The Next Frontier: Responsible Gaming in Asia
Last month, analysts from Merrill Lynch announced they anticipate there will be 50 new casinos in Asia by 2012. This incredible growth, evidenced by the flourishing market in Macau, SingaporeÕs decision this spring to legalize and create two integrated casino resorts by 2009, and the consideration of new and expanded gaming operations in a host of other Asian countries, demonstrates the increasingly global nature of the gaming entertainment industry. At the same time, Asian countries and U.S. companies seeking a place
in the Asian market are already taking actions and making plans to promote responsible gaming and address
disordered gambling in these new jurisdictions.
In conjunction with its historic move to legalize casinos earlier this year, Singapore unveiled a national framework to address problem gambling Ñ four years before the expected completion of the first integrated casino resort in the country. Announced in April, the comprehensive framework includes the creation of a National Council on Problem Gambling, public education efforts, community-level counseling and support services, medical treatment for compulsive gamblers, gambling-related research, and industry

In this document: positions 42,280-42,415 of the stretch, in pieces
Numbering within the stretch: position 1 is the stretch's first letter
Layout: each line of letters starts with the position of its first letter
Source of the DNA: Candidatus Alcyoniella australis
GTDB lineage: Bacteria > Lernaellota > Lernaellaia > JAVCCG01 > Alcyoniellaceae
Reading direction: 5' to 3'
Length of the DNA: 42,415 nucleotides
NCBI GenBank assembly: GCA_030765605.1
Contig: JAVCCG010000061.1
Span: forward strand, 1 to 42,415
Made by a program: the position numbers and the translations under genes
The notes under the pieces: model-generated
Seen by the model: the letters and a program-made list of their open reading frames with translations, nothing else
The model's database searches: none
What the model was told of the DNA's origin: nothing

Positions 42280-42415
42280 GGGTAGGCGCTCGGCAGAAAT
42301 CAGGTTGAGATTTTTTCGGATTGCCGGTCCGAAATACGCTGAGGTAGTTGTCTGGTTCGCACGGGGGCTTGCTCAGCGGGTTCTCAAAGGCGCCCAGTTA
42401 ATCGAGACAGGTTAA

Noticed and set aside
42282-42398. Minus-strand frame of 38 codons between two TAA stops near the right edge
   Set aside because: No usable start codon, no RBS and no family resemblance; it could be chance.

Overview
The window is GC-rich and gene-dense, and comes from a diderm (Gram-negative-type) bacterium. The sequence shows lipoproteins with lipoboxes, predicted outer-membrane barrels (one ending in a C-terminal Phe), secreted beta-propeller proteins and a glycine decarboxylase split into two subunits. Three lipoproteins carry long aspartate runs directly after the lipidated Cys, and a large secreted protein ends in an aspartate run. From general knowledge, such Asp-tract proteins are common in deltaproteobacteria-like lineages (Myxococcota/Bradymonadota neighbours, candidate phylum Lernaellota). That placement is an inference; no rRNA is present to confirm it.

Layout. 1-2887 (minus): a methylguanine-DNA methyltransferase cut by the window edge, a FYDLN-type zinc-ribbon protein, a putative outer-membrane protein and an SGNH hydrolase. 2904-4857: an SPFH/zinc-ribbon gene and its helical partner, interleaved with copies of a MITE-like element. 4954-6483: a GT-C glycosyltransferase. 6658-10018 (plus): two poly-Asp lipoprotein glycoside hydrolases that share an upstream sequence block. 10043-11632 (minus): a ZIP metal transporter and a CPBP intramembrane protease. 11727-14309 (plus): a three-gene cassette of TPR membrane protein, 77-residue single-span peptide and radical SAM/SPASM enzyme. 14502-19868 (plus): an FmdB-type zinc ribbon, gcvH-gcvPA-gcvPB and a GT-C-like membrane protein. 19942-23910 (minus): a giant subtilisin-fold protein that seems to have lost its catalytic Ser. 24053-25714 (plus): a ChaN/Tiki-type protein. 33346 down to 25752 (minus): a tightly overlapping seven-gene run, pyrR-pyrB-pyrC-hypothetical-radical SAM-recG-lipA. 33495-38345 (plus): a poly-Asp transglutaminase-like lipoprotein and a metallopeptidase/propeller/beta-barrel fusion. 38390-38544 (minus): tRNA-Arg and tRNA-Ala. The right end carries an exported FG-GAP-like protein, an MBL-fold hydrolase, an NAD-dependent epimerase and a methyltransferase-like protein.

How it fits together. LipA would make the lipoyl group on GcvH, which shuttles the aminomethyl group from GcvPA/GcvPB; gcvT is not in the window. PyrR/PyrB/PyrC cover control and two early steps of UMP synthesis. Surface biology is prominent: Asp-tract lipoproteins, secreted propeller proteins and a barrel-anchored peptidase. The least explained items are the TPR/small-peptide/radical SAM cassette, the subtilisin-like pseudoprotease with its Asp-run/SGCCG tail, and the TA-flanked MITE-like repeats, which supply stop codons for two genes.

regulation and enforcement measures. The announcement of the national framework followed the release of survey results on Singapore residents gambling participation. Conducted from December 2004 through February 2005 by Singapore's Ministry of Community Development, Youth and Sports (MCYS), the survey determined that more than half (58 percent) of Singaporeans over the age of 18 engage in some kind of gambling activity, but that only a small percentage (2.1 percent) showed symptoms of probable pathological gambling. According to MCYS, this prevalence rate is comparable to those reported in surveys conducted in other Chinese-majority locales such as Macau (1.8 percent) and Hong Kong (1.9 percent).
One core aspect of Singapore's efforts is the creation of the National Council on Problem Gambling (NCPG), a board of individuals with diverse areas of expertise charged with advising the MCYS on public education and awareness programs focused on problem gambling. Chaired by Lim Hock San, president and CEO of United Industrial Corporation Ltd., the NCPG also will determine funding applications and assess and advise the government regarding preventive and rehabilitative programs.
The NCPG kicked off its public education program in October with the launch of its Web site, which features information on problem and pathological gambling, helpful links to research and information
on how problem gamblers can get help. Among these resources is the Institute of Mental Health's Community Addictions Management Programme (CAMP), which was established in 2001. CAMP employs a multidisciplinary team of doctors, nurses, psychologists and counselors to provide treatment for individuals with various addictions. The public education program also will be prominently featured in newspapers and magazines, as well as radio talk shows and television documentaries.